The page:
Denopelopia has spines restricted to the base of the external membrane of the thoracic
horn and possesses three lateral filaments in tergite VII, in contrast to Telmatopelopia and Zavrelimyia, which have the external membranes of the thoracic horn covered with spines and possess four lateral filaments in tergite VII. The larva of Denopelopia can be recognized by the presenceof a trifid paraligula and elongated labial vesicles, in contrast to Telmatopelopia and Zavrelimyia where the paraligula is bifid and the labial vesicles are more or less rounded.
The male of D. amicitia sp. n. can be distinguished from all other species of the genus by the hypopygium morphology. It has a well-developed setose lobe at the base of the gonocoxite, which is absent or reduced in other species of the genus. In addi-tion, the male of D. amicitia sp. n. has the anal lobe of the wing well-developed, which sets it apart from D. viridula and D. diaoluonica, that have it reduced and absent, respectively; the absence of two scale-shaped bristles at the apex of the anterior tibia, the well-developed anal lobe of the wing and the sternapodeme with a pointed anterior process, distinguishes D. amicitia sp. n. from D. irioquerea; the morphology of the anterior tibial spur and the rounded tergite IX distinguishes D. amicitia sp. n. from D.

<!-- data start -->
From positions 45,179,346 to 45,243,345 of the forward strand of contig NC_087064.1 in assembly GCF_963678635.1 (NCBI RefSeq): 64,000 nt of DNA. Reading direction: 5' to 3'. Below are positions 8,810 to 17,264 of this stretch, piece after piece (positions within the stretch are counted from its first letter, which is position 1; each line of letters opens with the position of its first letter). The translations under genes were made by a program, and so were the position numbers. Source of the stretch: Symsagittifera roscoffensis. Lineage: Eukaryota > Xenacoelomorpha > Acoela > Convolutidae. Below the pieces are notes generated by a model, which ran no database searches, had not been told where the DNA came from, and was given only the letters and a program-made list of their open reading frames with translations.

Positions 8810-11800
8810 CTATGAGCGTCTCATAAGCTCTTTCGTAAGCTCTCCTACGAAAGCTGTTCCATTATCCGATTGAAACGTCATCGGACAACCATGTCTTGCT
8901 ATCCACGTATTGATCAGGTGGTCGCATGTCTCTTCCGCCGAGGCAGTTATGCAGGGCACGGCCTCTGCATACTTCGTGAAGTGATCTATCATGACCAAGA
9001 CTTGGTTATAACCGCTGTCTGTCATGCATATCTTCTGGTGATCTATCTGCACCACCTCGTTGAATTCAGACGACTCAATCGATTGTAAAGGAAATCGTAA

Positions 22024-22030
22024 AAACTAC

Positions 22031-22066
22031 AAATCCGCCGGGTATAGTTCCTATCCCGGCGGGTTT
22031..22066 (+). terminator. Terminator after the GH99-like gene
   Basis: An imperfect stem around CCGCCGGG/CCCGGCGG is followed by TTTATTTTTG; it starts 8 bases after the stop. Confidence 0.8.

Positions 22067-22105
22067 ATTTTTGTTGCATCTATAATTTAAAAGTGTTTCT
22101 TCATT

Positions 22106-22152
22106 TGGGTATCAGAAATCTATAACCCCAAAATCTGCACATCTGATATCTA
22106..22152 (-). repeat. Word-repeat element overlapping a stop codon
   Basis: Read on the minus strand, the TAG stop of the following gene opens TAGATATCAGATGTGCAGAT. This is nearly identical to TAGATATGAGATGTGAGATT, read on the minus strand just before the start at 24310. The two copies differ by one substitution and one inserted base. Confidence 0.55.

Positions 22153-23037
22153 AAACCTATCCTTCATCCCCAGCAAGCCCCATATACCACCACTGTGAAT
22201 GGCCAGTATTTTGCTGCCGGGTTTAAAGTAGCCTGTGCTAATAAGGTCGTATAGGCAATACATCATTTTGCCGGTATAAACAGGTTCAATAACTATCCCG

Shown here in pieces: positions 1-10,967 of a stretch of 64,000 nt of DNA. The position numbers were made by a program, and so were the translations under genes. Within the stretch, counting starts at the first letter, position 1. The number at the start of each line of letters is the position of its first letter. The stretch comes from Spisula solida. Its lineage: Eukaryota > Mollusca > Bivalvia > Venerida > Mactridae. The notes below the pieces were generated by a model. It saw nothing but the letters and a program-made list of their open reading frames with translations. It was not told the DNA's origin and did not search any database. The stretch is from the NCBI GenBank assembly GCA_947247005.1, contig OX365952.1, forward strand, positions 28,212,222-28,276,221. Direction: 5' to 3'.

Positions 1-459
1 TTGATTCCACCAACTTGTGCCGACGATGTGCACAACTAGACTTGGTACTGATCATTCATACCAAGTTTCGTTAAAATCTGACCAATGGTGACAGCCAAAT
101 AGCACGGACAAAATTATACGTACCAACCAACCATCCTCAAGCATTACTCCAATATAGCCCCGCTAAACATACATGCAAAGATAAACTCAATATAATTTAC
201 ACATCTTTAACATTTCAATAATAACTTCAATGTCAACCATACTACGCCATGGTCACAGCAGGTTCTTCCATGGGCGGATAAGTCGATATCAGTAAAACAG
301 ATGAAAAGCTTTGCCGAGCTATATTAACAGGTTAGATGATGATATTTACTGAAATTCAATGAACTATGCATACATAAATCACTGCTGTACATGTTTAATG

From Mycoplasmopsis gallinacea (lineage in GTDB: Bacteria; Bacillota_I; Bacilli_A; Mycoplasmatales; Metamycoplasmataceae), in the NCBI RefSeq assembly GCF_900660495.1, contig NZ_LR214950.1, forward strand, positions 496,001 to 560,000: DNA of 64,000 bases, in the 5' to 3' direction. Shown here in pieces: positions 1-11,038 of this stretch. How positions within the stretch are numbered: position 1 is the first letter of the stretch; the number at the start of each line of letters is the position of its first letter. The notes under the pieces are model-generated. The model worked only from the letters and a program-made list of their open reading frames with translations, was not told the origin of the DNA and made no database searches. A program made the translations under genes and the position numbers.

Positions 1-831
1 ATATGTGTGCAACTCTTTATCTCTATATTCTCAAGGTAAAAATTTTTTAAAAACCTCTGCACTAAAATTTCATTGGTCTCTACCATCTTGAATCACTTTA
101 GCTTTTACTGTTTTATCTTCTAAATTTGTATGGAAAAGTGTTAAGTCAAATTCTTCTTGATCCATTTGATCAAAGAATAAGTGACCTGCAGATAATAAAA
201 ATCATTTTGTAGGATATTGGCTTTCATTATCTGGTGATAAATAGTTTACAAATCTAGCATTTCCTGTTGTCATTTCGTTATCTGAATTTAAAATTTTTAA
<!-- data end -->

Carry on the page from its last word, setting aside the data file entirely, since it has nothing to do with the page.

moema and D. atria. The pupal stage is similar to that of D. atria due to the
morphol-ogy of the thoracic horn and the number of lateral filaments on tergite VII, but can be distinguished by the absence of distinct constrictions in the respiratory atrium and by the low length/width ratio of the apical nipple.